achievements and on the way ICT is used in education. It throws light on the question of whether ICT should be a supplementary tool or an enabler of change and innovation.
In its report on the use of eLearning in tertiary education, the OECD (2005) distinguishes four different levels, depending on how prominent the eLearning tools are in courses:
Web-supplemented courses focus on such as putting a course outline and online resources.
classroom-based teaching but include elements lecture notes online, use of e-mail and links to
Web-dependent courses require students to use the Internet for key elements of the programme such as online discussions, assessment, or online project/collaborative work, but without significant reduction in classroom time.
In mixed mode courses, the e-learning element begins to replace classroom time. Online discussions, assessment, or project/collaborative work replace some face-to- face teaching and learning. But significant campus attendance remains part of the mix.
In fully online courses, students can follow courses offered by a university in one city from another town, country or time zone.
The types of e-learning offered by universities range right across the e-learning spectrum, but in most campus-based institutions, the growth of e-learning has not altered the fact that face- to-face classroom teaching remains central. Contrary to the predictions, distance online learning in general and cross-border e-learning by students outside the country where the institution’s central campus is located have yet to emerge as significant activities. In most institutions, cross-border enrolments for e-learning are small-scale, peripheral activities and fully online courses account for less than 5% of total enrolments. Most e-learning activity is thus related to modules, or segments of a course, reflecting the dominance of e-learning as supplementary tool (OECD 2005).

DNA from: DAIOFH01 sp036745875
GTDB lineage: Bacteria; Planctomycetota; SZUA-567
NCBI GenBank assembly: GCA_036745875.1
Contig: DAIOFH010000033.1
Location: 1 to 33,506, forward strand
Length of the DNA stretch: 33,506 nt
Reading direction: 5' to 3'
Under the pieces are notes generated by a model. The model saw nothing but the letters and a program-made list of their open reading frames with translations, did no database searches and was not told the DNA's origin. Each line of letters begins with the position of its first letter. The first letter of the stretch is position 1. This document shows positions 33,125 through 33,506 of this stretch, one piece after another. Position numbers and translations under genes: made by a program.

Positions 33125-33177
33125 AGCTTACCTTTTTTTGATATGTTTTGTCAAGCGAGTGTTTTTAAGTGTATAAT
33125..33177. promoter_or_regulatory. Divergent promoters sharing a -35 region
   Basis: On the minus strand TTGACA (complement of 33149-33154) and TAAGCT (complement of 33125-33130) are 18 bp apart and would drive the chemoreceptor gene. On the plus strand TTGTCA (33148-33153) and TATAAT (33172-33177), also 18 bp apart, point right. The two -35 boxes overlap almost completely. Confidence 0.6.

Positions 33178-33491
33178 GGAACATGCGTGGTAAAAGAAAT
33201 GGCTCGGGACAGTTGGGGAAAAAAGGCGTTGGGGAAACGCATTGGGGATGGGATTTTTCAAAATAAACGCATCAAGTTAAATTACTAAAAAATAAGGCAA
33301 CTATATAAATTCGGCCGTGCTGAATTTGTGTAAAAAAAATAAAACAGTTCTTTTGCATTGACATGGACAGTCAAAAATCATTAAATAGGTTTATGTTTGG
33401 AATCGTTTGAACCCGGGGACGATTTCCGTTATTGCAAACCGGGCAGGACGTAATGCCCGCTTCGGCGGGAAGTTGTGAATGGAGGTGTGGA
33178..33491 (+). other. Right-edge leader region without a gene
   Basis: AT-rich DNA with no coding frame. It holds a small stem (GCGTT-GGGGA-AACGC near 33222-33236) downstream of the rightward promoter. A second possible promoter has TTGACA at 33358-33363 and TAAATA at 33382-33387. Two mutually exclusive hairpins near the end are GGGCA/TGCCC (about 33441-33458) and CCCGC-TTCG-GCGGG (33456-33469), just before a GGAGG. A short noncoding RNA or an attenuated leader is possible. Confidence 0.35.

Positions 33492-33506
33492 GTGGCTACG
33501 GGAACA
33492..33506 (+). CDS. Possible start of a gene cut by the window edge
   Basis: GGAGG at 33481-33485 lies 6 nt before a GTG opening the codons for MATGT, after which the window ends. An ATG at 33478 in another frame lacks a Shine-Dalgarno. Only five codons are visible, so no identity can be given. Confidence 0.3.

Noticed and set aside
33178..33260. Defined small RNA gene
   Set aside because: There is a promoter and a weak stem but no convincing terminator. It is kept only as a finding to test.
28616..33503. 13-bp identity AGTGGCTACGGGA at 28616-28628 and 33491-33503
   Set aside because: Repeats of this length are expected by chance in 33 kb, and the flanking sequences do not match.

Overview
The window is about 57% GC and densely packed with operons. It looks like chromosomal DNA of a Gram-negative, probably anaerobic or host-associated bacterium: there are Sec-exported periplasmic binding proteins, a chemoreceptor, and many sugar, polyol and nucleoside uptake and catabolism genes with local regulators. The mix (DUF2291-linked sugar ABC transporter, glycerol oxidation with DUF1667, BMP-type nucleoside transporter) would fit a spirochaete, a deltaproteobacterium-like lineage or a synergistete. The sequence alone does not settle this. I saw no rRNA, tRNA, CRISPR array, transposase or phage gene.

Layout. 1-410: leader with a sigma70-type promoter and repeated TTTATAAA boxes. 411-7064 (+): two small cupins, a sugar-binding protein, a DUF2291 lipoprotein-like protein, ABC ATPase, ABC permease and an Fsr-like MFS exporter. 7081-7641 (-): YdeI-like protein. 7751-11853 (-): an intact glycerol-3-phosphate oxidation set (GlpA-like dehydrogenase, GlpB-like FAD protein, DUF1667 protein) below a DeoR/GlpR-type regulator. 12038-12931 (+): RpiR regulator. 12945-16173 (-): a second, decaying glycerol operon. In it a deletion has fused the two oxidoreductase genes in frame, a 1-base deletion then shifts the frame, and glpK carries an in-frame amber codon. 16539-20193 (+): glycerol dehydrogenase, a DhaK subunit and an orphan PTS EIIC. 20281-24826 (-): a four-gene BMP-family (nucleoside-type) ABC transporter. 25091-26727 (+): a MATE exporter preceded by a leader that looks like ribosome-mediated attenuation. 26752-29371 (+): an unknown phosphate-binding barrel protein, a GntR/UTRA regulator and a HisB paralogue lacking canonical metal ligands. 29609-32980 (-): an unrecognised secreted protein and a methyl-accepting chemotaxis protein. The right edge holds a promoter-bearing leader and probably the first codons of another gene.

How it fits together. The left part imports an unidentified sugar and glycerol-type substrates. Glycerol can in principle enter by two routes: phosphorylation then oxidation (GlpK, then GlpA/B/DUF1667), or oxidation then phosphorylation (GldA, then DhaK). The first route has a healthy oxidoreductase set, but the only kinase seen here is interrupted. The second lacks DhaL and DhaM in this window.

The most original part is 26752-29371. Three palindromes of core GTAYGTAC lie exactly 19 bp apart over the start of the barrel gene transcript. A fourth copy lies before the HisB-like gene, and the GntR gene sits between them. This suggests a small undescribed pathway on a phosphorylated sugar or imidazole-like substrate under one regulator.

But it could be that in the short to medium term, universities are less concerned with developing fully online courses. They are concentrating more on improving their on-campus programmes by using e-learning to offer increased flexibility and better access to learning content. It seems that ICT has indeed had more impact on administrative services such as admissions, registration, fee payment and purchasing than on the fundamentals of classroom teaching and learning. As a result, the OECD (2005) concludes that eLearning has not really revolutionised learning and teaching.
There are many reasons for this, such as resistance by teachers as a result of lack of time, motivation, support, reward, coupled with insufficient ICT and eLearning literacy. Educational institutions are also concerned about intellectual property rights when providing learning content online. Furthermore, they may be unconvinced by the promise of lower costs compared to conventional campus-based provision of courses. There is little evidence for this, at least in the short term, though there is a belief that eLearning could have a positive impact on costs in the medium term. This could be done by increasing the number of students taking online courses, using open source software and open source content, by more re-use of learning content and greater course standardization.
But costs are not, and should not be, the only concern. Course standardization, for example, should not reduce the diversity and creativity of learning modes and course content. The overall qualitative enhancement of the student experience is also important and is also a positive argument for increasing the use of ICT in education (OECD 2005).